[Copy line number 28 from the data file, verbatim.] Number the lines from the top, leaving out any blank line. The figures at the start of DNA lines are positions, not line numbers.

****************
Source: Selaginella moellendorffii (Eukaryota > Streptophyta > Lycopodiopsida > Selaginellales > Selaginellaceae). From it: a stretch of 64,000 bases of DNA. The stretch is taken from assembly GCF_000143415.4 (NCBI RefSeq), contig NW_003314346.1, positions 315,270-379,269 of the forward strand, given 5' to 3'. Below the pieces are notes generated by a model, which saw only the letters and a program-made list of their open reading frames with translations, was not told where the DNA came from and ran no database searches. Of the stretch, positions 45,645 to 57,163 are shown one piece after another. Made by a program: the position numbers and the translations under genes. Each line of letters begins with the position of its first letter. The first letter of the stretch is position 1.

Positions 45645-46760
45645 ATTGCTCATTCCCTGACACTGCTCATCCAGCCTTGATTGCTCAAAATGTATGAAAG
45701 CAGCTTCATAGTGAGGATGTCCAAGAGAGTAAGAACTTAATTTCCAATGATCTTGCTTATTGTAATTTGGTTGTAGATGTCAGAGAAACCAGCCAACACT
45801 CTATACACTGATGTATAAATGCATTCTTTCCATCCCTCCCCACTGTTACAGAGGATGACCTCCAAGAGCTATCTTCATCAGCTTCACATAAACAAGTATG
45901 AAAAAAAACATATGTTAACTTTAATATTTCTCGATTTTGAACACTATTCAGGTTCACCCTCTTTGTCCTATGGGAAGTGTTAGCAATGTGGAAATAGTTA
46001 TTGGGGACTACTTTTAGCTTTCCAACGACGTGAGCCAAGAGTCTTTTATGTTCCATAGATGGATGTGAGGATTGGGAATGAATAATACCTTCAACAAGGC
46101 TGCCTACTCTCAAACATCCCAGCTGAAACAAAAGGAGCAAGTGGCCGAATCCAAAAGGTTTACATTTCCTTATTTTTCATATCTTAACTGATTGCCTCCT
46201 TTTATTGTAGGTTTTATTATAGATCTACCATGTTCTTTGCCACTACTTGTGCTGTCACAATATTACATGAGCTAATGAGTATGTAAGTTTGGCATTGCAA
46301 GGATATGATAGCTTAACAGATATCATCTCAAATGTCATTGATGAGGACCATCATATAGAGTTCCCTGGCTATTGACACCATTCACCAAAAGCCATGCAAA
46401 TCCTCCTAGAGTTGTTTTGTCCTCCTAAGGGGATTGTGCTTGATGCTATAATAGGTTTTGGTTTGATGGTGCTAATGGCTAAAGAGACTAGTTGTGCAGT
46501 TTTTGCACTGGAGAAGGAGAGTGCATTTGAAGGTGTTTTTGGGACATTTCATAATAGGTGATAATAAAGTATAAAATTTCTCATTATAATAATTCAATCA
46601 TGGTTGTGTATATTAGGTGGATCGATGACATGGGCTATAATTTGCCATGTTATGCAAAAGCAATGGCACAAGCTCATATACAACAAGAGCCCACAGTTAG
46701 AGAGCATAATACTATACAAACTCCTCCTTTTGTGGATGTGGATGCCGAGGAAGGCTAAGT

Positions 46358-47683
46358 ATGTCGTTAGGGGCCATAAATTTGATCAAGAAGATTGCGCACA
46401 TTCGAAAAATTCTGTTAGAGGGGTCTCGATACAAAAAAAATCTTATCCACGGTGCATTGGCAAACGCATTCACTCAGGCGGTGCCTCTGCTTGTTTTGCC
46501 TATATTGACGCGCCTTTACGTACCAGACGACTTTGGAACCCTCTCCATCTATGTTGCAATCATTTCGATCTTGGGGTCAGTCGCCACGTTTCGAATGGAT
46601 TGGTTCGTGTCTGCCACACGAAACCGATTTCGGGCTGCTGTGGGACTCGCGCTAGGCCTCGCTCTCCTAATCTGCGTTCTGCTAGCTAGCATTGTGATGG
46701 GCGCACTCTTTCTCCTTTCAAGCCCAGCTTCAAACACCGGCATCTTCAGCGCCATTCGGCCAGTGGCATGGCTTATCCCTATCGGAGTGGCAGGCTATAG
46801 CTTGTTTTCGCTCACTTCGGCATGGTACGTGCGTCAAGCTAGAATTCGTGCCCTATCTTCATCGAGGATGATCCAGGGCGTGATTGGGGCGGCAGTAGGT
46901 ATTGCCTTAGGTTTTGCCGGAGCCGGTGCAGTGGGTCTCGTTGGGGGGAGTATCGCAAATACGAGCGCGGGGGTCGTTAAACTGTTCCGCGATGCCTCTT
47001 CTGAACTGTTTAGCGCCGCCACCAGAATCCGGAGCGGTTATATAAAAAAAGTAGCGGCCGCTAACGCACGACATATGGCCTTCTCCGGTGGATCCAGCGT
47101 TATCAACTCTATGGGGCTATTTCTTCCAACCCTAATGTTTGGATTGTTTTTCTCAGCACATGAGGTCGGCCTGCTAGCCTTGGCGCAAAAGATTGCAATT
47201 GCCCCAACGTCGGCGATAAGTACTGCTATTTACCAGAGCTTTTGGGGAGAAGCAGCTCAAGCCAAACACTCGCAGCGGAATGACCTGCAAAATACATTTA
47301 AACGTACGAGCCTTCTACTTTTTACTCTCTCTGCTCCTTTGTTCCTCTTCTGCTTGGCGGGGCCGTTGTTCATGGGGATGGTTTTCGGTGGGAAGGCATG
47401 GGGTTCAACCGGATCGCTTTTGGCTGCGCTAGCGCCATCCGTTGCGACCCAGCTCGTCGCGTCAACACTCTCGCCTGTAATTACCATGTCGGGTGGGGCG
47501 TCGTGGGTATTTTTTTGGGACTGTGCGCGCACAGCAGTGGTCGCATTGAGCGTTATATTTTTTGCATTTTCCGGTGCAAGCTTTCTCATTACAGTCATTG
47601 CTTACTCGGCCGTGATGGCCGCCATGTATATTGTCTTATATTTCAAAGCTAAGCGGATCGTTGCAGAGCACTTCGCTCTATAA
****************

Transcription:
47501 TCGTGGGTATTTTTTTGGGACTGTGCGCGCACAGCAGTGGTCGCATTGAGCGTTATATTTTTTGCATTTTCCGGTGCAAGCTTTCTCATTACAGTCATTG